On October 15, 2014 a new bill (Bill 77 – Hawkins Gignac Act) was passed in Ontario, which makes Carbon Monoxide (CO) detectors mandatory in every home, regardless of the age of the home. If you have oil, wood or gas burning appliances, a furnace or water heater, wood or gas fireplace, an attached garage or carport, you must have working carbon monoxide alarms located near sleeping areas.

Bill 77 is named after a Woodstock, Ontario family of four who died from CO poisoning in their home. In December 2008, OPP Constable Laurie Hawkins, her husband Richard, and their two children died because the vent from their gas fireplace was clogged, and carbon monoxide seeped back into the home. Tragically, they were unaware of the dangerous CO that was present in their home because they did not have a carbon monoxide alarm. Since then, the Hawkins-Gignac Foundation was set up to educate homeowners on the dangers carbon monoxide, and to raise funds to purchase carbon monoxide alarms.

Carbon monoxide is a byproduct of the incomplete combustion of fuel such as natural gas, propane, kerosene, heating oil, charcoal, gasoline or wood. CO is colourless, odourless and tasteless, and it can build up to dangerous concentrations in enclosed or semi-enclosed spaces when fuel burning devices are not properly operated, vented or maintained. When chimneys or vents become dirty and clogged, grills/ kerosene heaters/generators are used indoors (i.e. in power outages due to winter storms), or automobiles are left running in attached garages, home occupants can be exposed to unsafe levels of CO which can cause serious illness, brain damage or even death.

Carbon Monoxide Safety: Common Sources

Common Sources of Carbon Monoxide. Visit COSafety.ca for more info.

While heating appliances can give off harmful levels of carbon monoxide, gas permeation from the garage can expose your family to CO in dangerous quantities and pose a major threat (exhaust, gasoline vapours, etc.). We recommend taking the time to inspect your garage to make sure that it is meets your local building code to protect your family against dangerous levels of exposure. While this is by no means a comprehensive list, some things that would be included in building codes relating to attached garages include:
•    Block walls should be painted with oil based paint or covered with drywall, as they are porous and CO can seep through.
•    Common walls and attic spaces must be covered with fire rated drywall, and the seams must be mudded and taped. A research letter published in the Journal of the American Medical Association (JAMA) suggest that potentially lethal CO gas can seep through drywall at dangerous levels. No holes or cracks in drywall. Edges of drywall should be sealed with acoustical sealant.
•    Connecting door between the house and garage must be a.) above the floor level of the garage to prevent fumes from spilling into the house, b.) properly sealed, c.) have automatic closer on the door, d.) must open outwards into the garage.

Early symptoms of carbon monoxide poisoning are often mistaken as the flu: headache, nausea, fatigue, dizziness, and confusion. High levels of CO inhalation can cause loss of consciousness or even death. Unfortunately, CO poisoning often happens at night, and people who are sleeping can die before ever experiencing symptoms.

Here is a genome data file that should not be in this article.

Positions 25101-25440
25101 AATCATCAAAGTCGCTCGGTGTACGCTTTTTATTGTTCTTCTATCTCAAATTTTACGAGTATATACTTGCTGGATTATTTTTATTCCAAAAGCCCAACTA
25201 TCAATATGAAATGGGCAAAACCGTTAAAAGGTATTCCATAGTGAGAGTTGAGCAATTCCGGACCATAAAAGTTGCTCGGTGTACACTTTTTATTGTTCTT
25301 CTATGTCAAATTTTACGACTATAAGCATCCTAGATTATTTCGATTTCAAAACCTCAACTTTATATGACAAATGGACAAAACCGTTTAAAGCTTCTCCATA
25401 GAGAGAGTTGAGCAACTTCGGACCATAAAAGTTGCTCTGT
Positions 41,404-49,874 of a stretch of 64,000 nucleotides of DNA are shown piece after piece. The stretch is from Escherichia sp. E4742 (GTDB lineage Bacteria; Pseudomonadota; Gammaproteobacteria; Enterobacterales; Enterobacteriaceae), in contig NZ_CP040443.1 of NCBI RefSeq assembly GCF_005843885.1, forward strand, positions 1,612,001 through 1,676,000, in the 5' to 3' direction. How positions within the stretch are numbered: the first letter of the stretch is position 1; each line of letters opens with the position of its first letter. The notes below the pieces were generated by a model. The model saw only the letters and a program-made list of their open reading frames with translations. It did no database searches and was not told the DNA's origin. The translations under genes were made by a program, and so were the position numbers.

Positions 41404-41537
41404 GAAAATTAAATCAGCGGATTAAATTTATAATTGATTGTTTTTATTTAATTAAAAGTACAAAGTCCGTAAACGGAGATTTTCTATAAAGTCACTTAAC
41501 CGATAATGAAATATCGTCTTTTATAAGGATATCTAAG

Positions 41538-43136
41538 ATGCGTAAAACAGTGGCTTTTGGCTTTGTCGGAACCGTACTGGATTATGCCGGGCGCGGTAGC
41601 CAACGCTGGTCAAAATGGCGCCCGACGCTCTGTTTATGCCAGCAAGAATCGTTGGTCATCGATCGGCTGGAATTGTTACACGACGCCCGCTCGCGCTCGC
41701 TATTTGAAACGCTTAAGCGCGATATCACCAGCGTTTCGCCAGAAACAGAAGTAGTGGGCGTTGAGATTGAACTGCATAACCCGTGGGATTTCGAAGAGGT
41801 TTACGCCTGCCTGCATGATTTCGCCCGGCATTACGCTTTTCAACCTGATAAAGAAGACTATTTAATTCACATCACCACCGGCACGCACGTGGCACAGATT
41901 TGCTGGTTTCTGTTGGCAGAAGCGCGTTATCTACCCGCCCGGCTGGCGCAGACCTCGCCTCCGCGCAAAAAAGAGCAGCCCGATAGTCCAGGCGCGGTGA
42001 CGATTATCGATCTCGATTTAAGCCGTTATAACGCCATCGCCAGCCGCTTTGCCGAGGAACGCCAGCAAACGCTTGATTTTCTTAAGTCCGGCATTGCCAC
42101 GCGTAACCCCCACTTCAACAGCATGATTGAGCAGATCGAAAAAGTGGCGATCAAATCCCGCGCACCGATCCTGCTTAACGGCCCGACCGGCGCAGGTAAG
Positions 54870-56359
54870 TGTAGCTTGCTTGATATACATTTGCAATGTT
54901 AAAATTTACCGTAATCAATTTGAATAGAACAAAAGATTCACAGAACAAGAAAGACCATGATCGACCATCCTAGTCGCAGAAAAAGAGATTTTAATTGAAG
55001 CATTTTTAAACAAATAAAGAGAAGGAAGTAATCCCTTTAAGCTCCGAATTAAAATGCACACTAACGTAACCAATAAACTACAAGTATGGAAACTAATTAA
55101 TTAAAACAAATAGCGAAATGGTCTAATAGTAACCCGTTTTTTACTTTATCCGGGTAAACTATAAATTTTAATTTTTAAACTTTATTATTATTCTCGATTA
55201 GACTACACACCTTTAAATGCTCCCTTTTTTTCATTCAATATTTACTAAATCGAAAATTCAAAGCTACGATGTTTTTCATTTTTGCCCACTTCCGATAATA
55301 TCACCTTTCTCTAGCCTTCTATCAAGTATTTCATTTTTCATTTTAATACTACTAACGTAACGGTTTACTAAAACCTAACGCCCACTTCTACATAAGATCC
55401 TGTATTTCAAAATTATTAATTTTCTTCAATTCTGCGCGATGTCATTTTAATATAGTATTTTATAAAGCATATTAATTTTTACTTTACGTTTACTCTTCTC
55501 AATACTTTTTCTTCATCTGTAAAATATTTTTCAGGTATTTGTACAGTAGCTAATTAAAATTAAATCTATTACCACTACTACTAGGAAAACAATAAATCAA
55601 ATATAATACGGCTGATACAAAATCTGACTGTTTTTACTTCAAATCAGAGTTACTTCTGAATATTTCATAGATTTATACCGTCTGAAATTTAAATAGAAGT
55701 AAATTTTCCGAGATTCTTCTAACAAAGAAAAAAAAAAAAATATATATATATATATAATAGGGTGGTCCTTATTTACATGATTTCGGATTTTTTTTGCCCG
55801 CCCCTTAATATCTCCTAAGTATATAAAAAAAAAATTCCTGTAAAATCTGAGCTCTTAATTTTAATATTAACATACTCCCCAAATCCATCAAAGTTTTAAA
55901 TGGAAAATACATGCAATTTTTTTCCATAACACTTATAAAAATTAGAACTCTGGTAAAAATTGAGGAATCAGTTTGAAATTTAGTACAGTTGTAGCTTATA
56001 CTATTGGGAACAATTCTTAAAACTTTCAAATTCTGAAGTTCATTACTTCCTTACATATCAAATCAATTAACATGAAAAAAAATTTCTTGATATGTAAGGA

Carbon Monoxide Alarm4. FOLLOW THESE SAFETY TIPS
•    Install at least one battery operated or battery back-up CSA-6.19.01 approved carbon monoxide alarm outside bedrooms. For optimal protection, install a  CO alarm on every floor.
•   Check or replace the battery when you change the time on your clocks each spring and fall, or opt for models with 10-year sealed lithium batteries that never need to be changed.
•    CO alarms must be replaced every 7-10 years depending on the brand, so check the expiry date of existing CO alarms, and replace any devices built before 2008.
•    Ensure your fuel burning appliances ( furnace, range, fireplace, water heater) are working properly and vented correctly with an annual inspection by a licensed technician.
•    Never run a vehicle in the garage with the garage door shut. In a closed garage, CO can build up quickly while your vehicle is running. Always open the door to any garage to let in fresh air.
•    Do not run lawn mowers, generators, snow blowers or other internal combustion engines in enclosed spaces such as a garage, porch or basement.
•    Help older parents or relatives by inspecting their CO alarms.
•    Do not use portable flameless chemical heaters (catalytic) indoors – although these heaters don’t have a flame, they burn gas and can cause CO to build up inside your home, cabin or camper.
•    Have your chimney inspected and cleaned every year. Chimneys can be blocked by debris which can cause CO to build up inside your home or cabin.

TSSA2252_CO Safety_Campaign8_House_Diagram - Alarm location guidleines Uxbridge ON

If a CO detector sounds and people in the building are experiencing flu-like symptoms, treat it like an emergency medical response: immediately get everyone out of the house, stay out and call 911. Your ability to think clearly is reduced by CO exposure, so never delay if your alarm goes off and you sense a problem.

Keep your family safe:  Have your fuel burning appliances checked and cleaned annually, and install a CO alarm on every level of your home for optimal protection.

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